Finding New Blog Topics: Challenging Others

In addition to challenging someone to a debate, copyblogger mentions riffing on a popular post, challenging your readers to overcome a pain point or problem they face, weighing in on a controversial topic in your industry, asking a question about an industry topic you’re undecided about or even just holding a poll to ask your readers what they’d like you to write about.

Finding New Blog Topics: Challenging Yourself

Perhaps the most challenging of copyblogger’s entire list of techniques for finding great blog topics are the items that cover challenging yourself. These range from the simple - getting out from behind your computer and out of your comfort zone - to techniques that greatly challenge many of us, such as no longer worrying you’ll look dumb, forcing yourself to just write something or even talking about your own mistakes. These techniques show your unique personality and help humanize you to your readers, so while they’re not the easiest techniques to apply, they can have the greatest results.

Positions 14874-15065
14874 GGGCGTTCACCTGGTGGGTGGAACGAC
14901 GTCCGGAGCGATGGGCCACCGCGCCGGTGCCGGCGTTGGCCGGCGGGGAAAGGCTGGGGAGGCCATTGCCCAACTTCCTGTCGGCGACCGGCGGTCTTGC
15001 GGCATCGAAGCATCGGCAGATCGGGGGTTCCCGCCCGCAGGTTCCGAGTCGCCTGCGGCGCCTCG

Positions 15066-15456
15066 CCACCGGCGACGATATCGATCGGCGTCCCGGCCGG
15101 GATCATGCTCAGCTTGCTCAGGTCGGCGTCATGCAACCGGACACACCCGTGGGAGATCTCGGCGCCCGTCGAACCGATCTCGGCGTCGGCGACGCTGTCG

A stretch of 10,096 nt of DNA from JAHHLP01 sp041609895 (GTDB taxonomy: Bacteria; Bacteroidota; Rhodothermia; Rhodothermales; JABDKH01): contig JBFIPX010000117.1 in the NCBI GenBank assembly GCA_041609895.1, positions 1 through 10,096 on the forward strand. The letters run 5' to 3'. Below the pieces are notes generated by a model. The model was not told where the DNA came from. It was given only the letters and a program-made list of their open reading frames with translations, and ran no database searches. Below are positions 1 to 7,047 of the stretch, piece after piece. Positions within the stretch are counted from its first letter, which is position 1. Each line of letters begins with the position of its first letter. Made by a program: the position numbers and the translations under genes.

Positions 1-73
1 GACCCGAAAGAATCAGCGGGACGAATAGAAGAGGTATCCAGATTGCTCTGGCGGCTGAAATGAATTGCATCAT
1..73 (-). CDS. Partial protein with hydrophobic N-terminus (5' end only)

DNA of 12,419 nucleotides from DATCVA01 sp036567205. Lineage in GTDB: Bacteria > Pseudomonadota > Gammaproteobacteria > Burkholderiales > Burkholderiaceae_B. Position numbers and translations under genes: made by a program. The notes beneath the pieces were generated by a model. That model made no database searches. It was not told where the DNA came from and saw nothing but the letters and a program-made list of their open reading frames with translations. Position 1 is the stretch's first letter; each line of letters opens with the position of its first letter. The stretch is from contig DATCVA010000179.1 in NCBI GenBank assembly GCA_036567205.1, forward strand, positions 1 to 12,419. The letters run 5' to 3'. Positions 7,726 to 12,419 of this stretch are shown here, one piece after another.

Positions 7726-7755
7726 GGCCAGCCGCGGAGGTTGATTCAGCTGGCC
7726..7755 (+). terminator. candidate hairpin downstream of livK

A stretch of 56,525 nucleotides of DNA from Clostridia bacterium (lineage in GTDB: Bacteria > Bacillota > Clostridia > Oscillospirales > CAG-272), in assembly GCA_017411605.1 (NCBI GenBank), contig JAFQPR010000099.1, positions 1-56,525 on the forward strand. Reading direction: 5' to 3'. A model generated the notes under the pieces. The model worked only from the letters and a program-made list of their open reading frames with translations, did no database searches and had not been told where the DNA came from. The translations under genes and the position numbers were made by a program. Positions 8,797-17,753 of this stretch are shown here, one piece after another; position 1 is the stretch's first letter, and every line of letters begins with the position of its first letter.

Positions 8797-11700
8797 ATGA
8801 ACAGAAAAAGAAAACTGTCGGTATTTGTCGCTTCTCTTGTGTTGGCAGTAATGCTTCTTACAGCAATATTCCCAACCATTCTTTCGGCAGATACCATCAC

Practical Usage - New Blog Topics

Over the next few weeks, I’m going to challenge myself to use these ideas, and especially these 5 overall themes I’ve picked up from the copyblogger article to write consistently about topics I hope you find interested. Catch me on Twitter as @JoshuaSWarren or post a comment here if you have any feedback or topics you’d be interested in!